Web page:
Men are more dangerous to other road users than women, new study shows

Male drivers are twice as dangerous to other road users as women.

(CNN)Male drivers are more dangerous to other road users than their female counterparts, a new study published Monday shows.

Men are also more likely to drive more dangerous types of vehicles, according to the study's authors, who suggest that increasing gender equity in sectors such as trucking might reduce the risks to road users.
The research is the first of its kind to analyze the risk posed to others by an individual's use of a certain mode of transportation, the researchers wrote in a press release.
    The full study, whose lead author is Rachel Aldred from the University of Westminster's School of Architecture and Cities, is published in the journal Injury Prevention and uses four kinds of official data for England from 2005-15.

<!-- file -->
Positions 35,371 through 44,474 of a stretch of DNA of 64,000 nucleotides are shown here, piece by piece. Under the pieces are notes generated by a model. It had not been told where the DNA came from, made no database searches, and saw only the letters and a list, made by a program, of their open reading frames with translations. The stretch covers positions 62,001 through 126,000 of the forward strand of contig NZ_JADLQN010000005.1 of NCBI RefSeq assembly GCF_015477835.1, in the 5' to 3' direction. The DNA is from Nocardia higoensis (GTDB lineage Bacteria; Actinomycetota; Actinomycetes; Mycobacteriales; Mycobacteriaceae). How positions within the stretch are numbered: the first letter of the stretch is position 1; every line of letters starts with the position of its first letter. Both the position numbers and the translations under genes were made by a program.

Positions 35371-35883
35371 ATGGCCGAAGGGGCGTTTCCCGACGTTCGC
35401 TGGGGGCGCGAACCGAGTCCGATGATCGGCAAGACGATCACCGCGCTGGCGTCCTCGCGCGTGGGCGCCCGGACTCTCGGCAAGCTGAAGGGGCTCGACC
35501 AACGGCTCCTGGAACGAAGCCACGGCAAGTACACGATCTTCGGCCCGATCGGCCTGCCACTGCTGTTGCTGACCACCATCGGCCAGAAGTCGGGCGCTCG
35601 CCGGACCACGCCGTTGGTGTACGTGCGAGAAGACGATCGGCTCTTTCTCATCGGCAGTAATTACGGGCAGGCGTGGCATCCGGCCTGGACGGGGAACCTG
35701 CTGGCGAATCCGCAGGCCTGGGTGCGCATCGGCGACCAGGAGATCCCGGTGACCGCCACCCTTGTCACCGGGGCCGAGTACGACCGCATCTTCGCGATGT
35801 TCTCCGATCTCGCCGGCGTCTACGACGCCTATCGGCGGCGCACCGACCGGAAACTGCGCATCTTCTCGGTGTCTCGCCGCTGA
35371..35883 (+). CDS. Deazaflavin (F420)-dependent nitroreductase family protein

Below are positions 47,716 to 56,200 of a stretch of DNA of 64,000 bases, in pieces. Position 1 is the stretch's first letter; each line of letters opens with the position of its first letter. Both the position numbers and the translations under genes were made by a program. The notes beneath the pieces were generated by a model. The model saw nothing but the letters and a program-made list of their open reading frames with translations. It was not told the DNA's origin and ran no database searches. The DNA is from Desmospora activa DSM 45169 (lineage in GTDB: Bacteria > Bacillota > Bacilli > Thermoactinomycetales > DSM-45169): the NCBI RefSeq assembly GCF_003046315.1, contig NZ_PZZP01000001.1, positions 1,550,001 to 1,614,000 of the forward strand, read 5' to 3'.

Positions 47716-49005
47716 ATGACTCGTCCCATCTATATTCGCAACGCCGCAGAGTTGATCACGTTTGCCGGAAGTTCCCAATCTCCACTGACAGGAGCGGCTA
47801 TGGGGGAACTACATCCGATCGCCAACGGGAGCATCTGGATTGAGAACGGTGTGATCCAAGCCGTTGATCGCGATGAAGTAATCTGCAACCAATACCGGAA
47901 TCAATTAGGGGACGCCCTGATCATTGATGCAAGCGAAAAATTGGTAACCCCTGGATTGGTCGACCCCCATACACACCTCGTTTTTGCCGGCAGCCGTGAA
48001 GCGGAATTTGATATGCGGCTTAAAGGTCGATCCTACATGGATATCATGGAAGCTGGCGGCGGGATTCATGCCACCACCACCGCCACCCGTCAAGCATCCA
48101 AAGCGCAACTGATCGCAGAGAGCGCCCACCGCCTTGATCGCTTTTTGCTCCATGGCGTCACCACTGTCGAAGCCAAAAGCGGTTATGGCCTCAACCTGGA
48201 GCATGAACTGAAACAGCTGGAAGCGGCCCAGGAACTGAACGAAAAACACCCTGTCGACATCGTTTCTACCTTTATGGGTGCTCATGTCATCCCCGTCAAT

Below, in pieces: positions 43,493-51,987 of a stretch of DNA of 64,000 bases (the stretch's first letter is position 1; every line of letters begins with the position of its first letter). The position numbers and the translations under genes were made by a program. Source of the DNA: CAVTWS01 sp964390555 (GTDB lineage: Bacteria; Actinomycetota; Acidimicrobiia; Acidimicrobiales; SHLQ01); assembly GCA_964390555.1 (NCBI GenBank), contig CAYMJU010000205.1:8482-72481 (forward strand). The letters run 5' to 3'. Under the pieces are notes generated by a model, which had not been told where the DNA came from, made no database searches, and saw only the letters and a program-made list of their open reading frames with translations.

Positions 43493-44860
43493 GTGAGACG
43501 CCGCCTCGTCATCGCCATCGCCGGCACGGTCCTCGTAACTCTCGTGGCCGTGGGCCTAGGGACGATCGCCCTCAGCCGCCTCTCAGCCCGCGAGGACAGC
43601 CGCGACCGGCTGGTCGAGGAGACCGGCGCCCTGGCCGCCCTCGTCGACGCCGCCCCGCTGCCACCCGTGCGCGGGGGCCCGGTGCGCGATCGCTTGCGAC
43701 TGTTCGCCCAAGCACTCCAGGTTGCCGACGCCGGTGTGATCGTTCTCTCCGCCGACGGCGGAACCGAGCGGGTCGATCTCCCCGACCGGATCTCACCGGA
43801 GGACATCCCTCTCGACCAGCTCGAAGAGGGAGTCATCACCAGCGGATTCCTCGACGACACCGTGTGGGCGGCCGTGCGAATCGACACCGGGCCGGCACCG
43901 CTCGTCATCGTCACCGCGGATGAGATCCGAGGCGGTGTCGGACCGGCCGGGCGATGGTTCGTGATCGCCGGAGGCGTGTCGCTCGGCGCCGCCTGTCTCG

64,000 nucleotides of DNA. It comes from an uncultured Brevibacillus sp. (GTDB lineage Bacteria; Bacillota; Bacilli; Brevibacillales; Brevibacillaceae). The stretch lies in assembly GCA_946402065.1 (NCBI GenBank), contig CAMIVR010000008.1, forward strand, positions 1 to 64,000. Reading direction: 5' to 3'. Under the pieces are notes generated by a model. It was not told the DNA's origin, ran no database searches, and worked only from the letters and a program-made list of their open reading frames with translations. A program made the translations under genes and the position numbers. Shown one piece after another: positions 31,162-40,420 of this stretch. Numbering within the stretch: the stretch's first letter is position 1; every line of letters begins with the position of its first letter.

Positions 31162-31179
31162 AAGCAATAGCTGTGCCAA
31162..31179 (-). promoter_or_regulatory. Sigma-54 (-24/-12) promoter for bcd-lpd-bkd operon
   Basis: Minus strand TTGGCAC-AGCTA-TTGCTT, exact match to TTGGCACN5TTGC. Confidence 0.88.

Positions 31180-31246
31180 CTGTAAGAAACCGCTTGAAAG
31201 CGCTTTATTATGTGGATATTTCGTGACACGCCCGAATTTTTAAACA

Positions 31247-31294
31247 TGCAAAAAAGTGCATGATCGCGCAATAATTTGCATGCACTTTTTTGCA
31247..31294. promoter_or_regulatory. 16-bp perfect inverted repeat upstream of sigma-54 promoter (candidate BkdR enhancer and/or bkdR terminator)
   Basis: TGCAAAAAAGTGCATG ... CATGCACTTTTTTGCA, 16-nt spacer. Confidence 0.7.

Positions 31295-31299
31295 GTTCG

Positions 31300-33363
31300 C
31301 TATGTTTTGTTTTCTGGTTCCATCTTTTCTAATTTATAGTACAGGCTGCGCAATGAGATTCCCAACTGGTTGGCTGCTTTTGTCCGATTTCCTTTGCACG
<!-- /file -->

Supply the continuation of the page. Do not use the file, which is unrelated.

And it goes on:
The researchers looked into six vehicle types -- bikes, cars/taxis, vans, buses, trucks and motorcycles -- and found that men were more dangerous to other road users in five out of the six categories.
      Male car and van drivers were twice as dangerous to others as women per kilometer driven.
      This is even higher among truck drivers, at four times, and male motorcyclists posed more than 10 times the risk that women do.
      Researchers called for more women to work in male-dominated driving jobs in order to reduce the risks to other road users.
      "We suggest policy-makers consider policies to increase gender balance in occupations that substantially involve driving, given the greater likelihood that other road users will be killed if men rather than women are driving or riding," the team said in the press release.
      Texting more dangerous for pedestrians than listening to music or speaking on the phone